Each time you walk, a poem awaits.
Like this one, upon discovering chalked sidewalks and walls:
Click image for larger version — this poem and six lines can be read in columns or rows. But the point is the image discovered just passing by inspired the words — a few words — that bring the world of small ones back into our minds.
Into our minds, the images we notice form who we are and who we love. And that brings me to the second thing.
As I was remembering these two favorite poems, a second thing happened. I could hear, as I searched on my device for these two favorite poems whose words, images, and emotions seemed to fit week three my #clmooc friends’ poetry talks, the grinding of coffee. The aroma of freshly brewing coffee brought a comfort of our every morning, and I knew the smile that would soon greet me. It reminded me of my most favorite poem, one written by a local man, a Native American, Phil George, who years ago passed away. I was surprised that his poems, which are well-known by some and have won many awards, are part of my usual poetic place, Poets.org, because, once again, a moment in time in just a few well-chosen and placed words, create an entire emotional impact of love and care:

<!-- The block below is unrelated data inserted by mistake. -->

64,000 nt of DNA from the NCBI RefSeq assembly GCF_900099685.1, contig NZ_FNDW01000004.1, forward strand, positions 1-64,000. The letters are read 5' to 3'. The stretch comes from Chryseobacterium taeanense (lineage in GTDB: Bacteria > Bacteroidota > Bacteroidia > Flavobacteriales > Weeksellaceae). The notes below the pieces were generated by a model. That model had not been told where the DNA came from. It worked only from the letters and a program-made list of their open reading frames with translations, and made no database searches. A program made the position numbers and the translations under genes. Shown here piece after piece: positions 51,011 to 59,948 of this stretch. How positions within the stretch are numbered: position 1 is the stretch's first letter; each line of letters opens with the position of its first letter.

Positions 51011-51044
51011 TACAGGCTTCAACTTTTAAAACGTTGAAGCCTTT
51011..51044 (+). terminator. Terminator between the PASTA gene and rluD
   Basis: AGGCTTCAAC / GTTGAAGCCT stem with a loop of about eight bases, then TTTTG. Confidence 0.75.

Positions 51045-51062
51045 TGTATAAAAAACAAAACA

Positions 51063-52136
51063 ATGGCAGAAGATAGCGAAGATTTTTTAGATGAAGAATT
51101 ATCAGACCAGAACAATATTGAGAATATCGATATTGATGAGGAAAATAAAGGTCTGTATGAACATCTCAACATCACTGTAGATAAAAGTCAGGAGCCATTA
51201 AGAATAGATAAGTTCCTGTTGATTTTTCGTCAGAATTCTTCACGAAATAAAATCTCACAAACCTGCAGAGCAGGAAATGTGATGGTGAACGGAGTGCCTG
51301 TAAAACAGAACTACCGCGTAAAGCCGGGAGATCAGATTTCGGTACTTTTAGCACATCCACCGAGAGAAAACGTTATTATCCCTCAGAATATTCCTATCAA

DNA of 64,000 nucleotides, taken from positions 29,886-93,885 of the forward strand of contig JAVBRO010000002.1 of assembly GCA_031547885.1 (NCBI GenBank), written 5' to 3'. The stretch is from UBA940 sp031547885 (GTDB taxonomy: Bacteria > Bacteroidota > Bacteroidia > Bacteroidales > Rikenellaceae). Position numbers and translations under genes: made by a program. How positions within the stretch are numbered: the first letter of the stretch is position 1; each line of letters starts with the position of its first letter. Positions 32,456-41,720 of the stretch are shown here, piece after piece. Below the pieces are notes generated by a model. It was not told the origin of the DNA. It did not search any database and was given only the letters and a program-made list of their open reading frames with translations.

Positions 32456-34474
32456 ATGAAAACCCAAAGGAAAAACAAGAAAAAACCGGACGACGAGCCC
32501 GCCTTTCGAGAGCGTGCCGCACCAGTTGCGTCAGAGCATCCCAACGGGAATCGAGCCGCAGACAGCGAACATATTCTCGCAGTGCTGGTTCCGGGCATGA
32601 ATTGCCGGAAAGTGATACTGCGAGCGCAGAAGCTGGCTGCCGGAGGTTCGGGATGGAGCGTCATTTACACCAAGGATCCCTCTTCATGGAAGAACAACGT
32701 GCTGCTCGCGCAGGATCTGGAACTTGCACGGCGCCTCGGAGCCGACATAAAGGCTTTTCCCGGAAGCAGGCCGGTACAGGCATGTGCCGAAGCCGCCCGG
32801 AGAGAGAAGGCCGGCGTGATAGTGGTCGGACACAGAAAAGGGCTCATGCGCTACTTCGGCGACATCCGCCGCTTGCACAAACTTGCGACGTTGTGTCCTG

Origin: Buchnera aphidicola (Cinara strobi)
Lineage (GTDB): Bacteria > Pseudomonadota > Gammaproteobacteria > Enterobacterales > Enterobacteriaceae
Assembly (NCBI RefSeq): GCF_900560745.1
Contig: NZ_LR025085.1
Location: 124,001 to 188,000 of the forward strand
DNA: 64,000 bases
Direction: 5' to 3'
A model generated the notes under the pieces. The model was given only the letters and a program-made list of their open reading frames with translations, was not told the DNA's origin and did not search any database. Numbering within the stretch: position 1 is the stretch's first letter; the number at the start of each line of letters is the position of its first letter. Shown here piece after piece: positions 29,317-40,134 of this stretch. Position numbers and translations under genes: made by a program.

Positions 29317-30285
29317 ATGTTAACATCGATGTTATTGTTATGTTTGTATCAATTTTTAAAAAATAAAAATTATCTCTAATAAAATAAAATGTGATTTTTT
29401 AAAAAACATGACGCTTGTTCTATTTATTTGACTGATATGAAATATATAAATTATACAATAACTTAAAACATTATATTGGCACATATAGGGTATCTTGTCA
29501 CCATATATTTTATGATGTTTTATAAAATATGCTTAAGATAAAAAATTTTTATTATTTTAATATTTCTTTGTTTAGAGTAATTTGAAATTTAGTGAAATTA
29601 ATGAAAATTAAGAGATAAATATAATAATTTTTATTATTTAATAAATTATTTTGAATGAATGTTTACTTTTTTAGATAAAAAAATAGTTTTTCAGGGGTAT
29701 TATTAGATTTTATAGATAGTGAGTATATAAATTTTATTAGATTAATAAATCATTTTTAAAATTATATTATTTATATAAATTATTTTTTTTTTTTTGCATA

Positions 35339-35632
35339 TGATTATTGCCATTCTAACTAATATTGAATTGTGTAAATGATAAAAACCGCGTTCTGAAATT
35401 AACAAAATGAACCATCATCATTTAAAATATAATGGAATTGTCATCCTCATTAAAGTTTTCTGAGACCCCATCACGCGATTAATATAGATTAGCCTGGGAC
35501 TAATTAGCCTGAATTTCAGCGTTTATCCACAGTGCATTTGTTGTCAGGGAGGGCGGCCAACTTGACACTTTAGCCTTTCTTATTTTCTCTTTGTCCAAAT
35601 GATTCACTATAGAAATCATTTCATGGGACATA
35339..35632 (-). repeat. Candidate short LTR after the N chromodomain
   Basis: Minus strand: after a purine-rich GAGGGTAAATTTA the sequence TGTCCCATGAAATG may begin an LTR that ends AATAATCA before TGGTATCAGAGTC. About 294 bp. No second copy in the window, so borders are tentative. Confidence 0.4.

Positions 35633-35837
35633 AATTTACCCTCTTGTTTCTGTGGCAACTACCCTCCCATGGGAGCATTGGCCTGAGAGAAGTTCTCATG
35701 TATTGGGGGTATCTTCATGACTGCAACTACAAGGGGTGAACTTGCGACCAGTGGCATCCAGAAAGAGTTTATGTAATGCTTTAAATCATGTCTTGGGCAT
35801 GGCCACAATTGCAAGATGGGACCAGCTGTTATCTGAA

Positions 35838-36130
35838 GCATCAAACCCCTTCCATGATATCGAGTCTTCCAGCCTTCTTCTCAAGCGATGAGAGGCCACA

This evening I prepared Wardance Soup
before the Many Trails Powwow.
Her recipe was the same:
boiled stew meat
sprinkled flour and salt
Somehow, Grandmother’s flavor
of singing and her pinewood fire
was something special
I could not add.
Rosen, Kenneth, R C. Gorman, and Aaron Yava. Voices of the Rainbow: Contemporary Poetry by American Indians. New York: Arcade Publishing, 2012.
An entire family event is recreated here for us, a memory now cherished, of that moment remembered cooking with grandmother: the meat and onions, the powwow beats, the song, the aroma of soup and fire: flavors held in honor.